On March 23, 2021, Schulte’s life changed forever with the arrival of her daughter, Rin Elizabeth.
From the moment she gave birth, Schulte was immediately filled with a kind of unconditional love towards her newborn.
“It’s the best thing that’s ever happened to me,” Schulte said. “Being a mom is my purpose now. It fits me well and I wouldn’t change it for the world.”
Strong support system
While Rin’s birth brought Schulte more joy than she knew imaginable, she also knew raising an infant would require her to lean on the support of others.
From friends and family to her teammates, who consider Rin to be their little niece, to parents of old teammates, Schulte feels blessed with the support system that surrounds her.
“They always say it takes a village and they’re not kidding,” Schulte said. “With any kid, it takes a village but especially in my situation. I have incredible help and so many people that love on (Rin). I just think that I’m super blessed with the circle I have and the circle keeps growing.”
Schulte is especially grateful for her sister Beth, who moved down to Houston and has been a large part in helping raise Rin.
“My sister has been the biggest blessing,” Schulte said. “I couldn’t do it without her.”
Having not played in a competitive softball game since March 10, 2020, Schulte finally returned to the diamond in the fall of 2021 for one last ride.
The transition back to gearing up for the season, piling on top of Schulte’s already busy life as a student and single mother was tough. But after how her final year at LSU and first season at UH went she just wanted one more chance to take the field.
“The fall was hard,” Schulte said. “The fall was definitely hard. It was a lot, but I knew that the spring would be worth it.”
UH softball head coach Kristin Vesely, who was already high on what Schulte brought with her skillset and leadership when she originally transferred to UH, noticed that her second baseman had a new perspective once she rejoined the Cougars.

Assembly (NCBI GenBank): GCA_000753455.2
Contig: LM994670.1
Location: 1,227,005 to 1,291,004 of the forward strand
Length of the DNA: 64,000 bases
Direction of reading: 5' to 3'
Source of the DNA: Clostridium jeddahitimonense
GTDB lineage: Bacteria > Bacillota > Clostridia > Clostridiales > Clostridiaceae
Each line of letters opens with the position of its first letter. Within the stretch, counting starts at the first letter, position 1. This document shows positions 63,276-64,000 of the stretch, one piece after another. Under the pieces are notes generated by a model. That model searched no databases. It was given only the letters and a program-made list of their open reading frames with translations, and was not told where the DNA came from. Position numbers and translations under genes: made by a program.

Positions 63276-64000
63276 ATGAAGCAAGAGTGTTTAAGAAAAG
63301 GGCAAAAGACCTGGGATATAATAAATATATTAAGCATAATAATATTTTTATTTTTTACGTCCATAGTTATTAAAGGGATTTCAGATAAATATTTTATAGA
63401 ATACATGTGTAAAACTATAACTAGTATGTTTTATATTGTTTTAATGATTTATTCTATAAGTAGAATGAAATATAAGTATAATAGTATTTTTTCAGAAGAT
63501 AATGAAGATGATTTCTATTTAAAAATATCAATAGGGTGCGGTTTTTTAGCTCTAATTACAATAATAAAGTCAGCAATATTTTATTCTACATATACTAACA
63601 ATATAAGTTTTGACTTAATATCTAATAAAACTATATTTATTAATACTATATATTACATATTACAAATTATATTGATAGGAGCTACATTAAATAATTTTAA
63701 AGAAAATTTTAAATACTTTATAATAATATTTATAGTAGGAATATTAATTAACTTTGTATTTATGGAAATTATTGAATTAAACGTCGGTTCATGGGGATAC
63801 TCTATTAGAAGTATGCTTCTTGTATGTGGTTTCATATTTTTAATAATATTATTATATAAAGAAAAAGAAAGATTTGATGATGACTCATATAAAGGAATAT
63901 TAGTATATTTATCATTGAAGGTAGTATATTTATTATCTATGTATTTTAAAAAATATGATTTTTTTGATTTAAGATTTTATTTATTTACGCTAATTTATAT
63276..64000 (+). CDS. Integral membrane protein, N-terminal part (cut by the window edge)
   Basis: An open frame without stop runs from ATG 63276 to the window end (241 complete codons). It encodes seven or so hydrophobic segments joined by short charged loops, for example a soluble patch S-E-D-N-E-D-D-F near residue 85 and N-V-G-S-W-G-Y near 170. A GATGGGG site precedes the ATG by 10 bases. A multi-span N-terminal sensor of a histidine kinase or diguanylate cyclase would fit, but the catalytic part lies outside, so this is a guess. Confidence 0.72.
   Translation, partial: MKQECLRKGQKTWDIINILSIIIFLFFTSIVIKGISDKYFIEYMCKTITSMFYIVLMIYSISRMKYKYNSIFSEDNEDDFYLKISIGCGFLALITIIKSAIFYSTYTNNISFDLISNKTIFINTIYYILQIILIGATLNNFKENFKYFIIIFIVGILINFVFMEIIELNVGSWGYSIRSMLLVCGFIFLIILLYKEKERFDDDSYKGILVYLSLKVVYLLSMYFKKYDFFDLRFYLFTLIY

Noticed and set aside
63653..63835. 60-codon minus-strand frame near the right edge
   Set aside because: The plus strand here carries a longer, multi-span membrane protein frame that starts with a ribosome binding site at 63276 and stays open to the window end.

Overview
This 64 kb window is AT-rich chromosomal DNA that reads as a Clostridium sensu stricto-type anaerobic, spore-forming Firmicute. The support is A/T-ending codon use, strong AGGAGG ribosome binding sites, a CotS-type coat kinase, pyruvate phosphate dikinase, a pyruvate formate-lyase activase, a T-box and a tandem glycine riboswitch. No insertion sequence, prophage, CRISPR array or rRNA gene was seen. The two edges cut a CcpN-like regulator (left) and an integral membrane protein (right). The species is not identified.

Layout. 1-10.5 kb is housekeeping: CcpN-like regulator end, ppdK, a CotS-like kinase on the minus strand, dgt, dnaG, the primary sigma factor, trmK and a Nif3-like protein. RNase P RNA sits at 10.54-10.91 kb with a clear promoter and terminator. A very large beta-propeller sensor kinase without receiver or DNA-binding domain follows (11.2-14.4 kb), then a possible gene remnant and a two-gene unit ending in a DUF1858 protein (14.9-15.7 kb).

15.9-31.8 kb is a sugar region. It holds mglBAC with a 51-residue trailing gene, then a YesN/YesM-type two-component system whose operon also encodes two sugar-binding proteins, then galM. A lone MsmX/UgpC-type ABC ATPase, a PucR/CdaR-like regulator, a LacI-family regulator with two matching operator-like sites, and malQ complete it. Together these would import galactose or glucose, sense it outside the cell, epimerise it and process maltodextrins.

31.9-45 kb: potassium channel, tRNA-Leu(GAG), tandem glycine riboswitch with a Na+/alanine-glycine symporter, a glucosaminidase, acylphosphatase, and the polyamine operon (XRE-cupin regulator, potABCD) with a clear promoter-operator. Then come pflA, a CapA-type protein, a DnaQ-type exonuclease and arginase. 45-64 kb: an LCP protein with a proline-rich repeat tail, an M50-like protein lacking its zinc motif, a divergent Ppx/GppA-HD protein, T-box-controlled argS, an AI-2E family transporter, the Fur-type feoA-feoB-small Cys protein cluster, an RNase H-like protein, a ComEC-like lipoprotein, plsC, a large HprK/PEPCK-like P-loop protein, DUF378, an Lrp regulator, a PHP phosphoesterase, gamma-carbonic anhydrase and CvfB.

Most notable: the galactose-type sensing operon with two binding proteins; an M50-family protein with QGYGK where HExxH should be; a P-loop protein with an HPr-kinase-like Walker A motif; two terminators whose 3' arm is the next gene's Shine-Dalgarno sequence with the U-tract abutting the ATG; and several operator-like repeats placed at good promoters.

“I think (Schulte’s) level of perspective has changed and her maturity,” Vesely said. “She is a college kid but she has something else that she’s responsible for. She’s a really calming voice for our plays. Just having that leadership available to our kids and their ability to learn from her is huge.”
Vesely said Schulte has been the veteran voice the Cougars needed, always knowing what to say to her teammates no matter the situation the team finds itself in.
“It’s tremendous to have her back,” Vesely said. “She does a good job managing emotions and giving positive (feedback) to the pitcher and positive energy. That’s such a big deal.”
Schulte is making the most of her final season as a collegiate softball player, hitting .323 to go along with a team-best 11 home runs and 35 RBIs.
One of Schulte’s hometown friends, Kayla Weidert, even started the #mombombs and tagged the NCAA when reposting clips of the UH second baseman’s home runs. This quickly caught on with the rest of the UH softball team and they began doing the same every time Schulte went yard.
— EMMA ROBERTSON (@ittsemma) March 5, 2022
Along with her big bat in the middle of the UH lineup, Schulte’s a rock-solid second baseman that makes the difficult plays look routine.
— Houston Softball (@UHCougarSB) March 26, 2022
While Schulte has gone through so many ups and downs to get to this point, wearing many different hats while juggling countless tasks on a daily basis, she wouldn’t change where she is at for the world.
“When you love something, your work for it,” Schulte said. “I love softball and my baby, so the work is worth it.”